9/11 Hijackers Used Public Libraries; House Subcommittee Reviews Patriot Act Powers against Terrorists
Byline: Audrey Hudson, THE WASHINGTON TIMES
Terrorists used public libraries for Internet access to check airline reservations prior to the September 11 attacks, a federal attorney yesterday told the House panel looking into renewing the USA Patriot Act.
Kenneth L. Wainstein, the U.S. attorney for the District of Columbia, told the House Judiciary subcommittee on crime, terrorism and homeland security oversight that investigators traced some of the hijackers' activities on four separate occasions in August 2001.
Internet accounts registered to Nawaf Alhazmi and Khalid Almihdhar were accessed from a state college library in New Jersey. The two men were on the American Airlines Flight 77 that crashed into the Pentagon.
"The computers in the library were used to review and order airline tickets on an Internet travel reservations site," Mr. Wainstein said. "The last documented visit to the library occurred on August 30, 2001. On that occasion, records indicate that a person using Alhazmi's account used the library's computer to review September 11 reservations that had been previously booked."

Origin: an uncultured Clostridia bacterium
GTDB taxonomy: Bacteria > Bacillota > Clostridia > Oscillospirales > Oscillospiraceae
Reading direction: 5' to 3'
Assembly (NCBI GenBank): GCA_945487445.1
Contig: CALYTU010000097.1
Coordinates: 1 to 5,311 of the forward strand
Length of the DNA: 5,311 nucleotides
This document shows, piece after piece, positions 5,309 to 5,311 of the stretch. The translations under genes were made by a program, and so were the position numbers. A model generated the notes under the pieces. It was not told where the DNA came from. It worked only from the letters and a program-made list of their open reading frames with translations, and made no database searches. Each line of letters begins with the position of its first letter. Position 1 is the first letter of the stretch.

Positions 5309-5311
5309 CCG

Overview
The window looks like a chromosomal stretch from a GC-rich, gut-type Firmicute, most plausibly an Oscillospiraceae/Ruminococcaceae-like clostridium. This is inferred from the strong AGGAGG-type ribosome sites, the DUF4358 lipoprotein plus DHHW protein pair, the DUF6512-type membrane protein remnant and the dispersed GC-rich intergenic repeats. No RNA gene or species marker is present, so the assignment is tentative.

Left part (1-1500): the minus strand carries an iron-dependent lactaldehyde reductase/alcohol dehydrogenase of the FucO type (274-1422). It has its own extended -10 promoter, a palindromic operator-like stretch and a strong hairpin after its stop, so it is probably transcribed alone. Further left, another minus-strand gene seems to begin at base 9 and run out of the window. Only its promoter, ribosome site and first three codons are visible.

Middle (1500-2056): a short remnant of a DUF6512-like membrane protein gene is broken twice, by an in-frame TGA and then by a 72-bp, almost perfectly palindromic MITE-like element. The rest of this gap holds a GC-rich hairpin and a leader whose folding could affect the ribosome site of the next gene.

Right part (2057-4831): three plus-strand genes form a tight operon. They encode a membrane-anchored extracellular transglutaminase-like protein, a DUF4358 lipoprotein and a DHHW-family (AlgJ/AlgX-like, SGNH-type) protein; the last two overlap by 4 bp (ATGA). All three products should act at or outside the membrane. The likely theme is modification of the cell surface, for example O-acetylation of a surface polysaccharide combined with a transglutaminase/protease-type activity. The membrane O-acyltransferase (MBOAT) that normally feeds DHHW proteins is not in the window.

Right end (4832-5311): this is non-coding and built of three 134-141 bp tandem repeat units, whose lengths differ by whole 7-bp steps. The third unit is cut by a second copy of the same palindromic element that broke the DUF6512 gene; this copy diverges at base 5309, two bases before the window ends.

Investigators also discovered that three hijackers on the planes that hit the World Trade Center visited the Delray Beach, Fla., public library in July 2001 and asked to use the library's computers to access the Internet.
Mr. Wainstein said witnesses identified the men as Wail M. Alshehri and Waleed M. Alshehri, who were aboard American Airlines Flight 11 that crashed into the North Tower, and Marwan Al-Shehhi, the man who took control of United Airlines Flight 175 that crashed into the South Tower. …